The best paddle route heads downstream from the KOA. Point your canoe or kayak north from the marina and campground, cross the broad Snake River, and in less than half a mile, you’ll enter the canyon leading into the heart of this desert country. This is the mouth of the Palouse River. The broad waterway gradually narrows into a tight gorge nearly 300 feet deep that leads to the base of the stunning cascade of Palouse Falls (186 feet tall).
Palouse River flows south through a broad 100-foot-deep coulee before plunging into the deeper gorge on its way to the Snake. The deep basalt canyon of the Palouse is filled with swallows, hawks and, come twilight, bats. During the heat of summer (in August, temperatures frequently reach triple digits), this cool canyon is a welcome escape. For more details, call 509/399-8020 or visit lyonsferrykoa.com.
Topock Gorge of the Colorado River, Havasu National Wildlife Refuge, California
Nestled along the border between California and Arizona, Havasu National Wildlife Refuge offers paddlers the chance to experience the lower Colorado River’s desert splendor before it completes its run to the sea.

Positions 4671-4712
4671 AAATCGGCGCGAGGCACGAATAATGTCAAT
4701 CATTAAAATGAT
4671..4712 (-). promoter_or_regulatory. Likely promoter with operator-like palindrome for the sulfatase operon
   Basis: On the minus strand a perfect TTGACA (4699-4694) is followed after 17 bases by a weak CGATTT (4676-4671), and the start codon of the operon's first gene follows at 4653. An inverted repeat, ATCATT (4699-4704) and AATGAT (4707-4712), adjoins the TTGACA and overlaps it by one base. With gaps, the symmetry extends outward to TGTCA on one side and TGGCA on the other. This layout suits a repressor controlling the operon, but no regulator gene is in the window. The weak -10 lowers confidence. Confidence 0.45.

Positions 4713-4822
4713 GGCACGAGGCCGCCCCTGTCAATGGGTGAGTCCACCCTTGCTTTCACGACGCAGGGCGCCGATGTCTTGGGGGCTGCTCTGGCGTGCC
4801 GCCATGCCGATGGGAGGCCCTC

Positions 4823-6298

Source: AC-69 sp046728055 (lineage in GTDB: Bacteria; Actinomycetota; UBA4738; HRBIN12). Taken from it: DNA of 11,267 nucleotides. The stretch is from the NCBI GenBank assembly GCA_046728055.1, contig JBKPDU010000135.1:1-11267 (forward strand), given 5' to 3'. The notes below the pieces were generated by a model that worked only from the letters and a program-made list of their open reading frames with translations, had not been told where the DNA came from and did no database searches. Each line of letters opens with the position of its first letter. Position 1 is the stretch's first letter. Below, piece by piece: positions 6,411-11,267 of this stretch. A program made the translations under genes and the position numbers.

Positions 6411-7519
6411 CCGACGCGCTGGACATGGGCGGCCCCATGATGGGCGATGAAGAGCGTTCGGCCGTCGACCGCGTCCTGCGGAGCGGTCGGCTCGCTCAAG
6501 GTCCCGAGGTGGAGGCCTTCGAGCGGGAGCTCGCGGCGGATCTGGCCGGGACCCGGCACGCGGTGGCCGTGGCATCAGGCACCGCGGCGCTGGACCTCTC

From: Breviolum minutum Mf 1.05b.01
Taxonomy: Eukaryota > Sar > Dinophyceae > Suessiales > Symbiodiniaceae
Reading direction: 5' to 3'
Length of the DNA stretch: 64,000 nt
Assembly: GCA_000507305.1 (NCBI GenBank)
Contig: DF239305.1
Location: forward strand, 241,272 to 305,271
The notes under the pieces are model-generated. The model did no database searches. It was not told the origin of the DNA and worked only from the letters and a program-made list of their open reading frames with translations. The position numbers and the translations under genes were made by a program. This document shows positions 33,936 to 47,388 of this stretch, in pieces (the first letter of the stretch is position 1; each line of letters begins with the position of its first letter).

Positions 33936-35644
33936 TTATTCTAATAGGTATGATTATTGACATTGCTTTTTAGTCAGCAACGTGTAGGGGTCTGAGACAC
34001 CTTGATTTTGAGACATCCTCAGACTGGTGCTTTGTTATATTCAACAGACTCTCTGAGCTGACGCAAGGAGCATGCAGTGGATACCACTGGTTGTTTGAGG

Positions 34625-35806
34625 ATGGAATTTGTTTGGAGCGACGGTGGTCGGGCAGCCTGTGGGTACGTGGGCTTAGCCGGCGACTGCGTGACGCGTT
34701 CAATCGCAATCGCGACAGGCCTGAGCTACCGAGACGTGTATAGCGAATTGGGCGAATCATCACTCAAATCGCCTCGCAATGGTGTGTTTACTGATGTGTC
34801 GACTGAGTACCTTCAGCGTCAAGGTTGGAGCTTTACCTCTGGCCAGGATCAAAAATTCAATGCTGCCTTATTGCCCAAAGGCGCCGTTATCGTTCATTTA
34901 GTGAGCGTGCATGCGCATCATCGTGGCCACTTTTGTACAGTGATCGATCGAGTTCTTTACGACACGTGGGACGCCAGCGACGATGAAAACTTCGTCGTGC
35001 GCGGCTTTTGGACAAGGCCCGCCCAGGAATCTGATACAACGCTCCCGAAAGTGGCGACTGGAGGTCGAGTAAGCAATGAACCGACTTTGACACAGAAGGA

Topock Gorge, part of the Havasu wilderness area, carries the Colorado through the desert bedrock from the Havasu NWR boat launch near Interstate 40 to Highway 95 at Lake Havasu. Many paddlers rent their canoes or kayaks from one of the numerous outfitters around the town of Topock or in Havasu City at the southern end of the gorge. Outfitters can also provide shuttle service for paddlers planning to run the entire 20 miles of the gorge. That trip typically takes three to five hours, depending on how much effort you put into paddling.
For a less strenuous outing, launch your canoes into the upper end of Lake Havasu and explore the lower reaches of the gorge for as long as you like. You’ll find the area rich in wildlife, with herons and egrets fishing along the shorelines, and vultures circling overhead. Camping opportunities flourish on both the California and Arizona sides of the refuge, but there is currently no camping in the refuge itself. Call 800/242-8278 or visit golakehavasu.com for more details.
Boundary Waters Canoe Area, Ely, Minnesota
Mention canoeing and camping during a conversation and any paddlers who hear you will immediately think of Boundary Waters. Boundary Waters Canoe Area covers much of northern Minnesota and continues into Canada as Quetico Provincial Park. BWCA covers more than a million acres of land and water, with about 1,000 lakes to explore.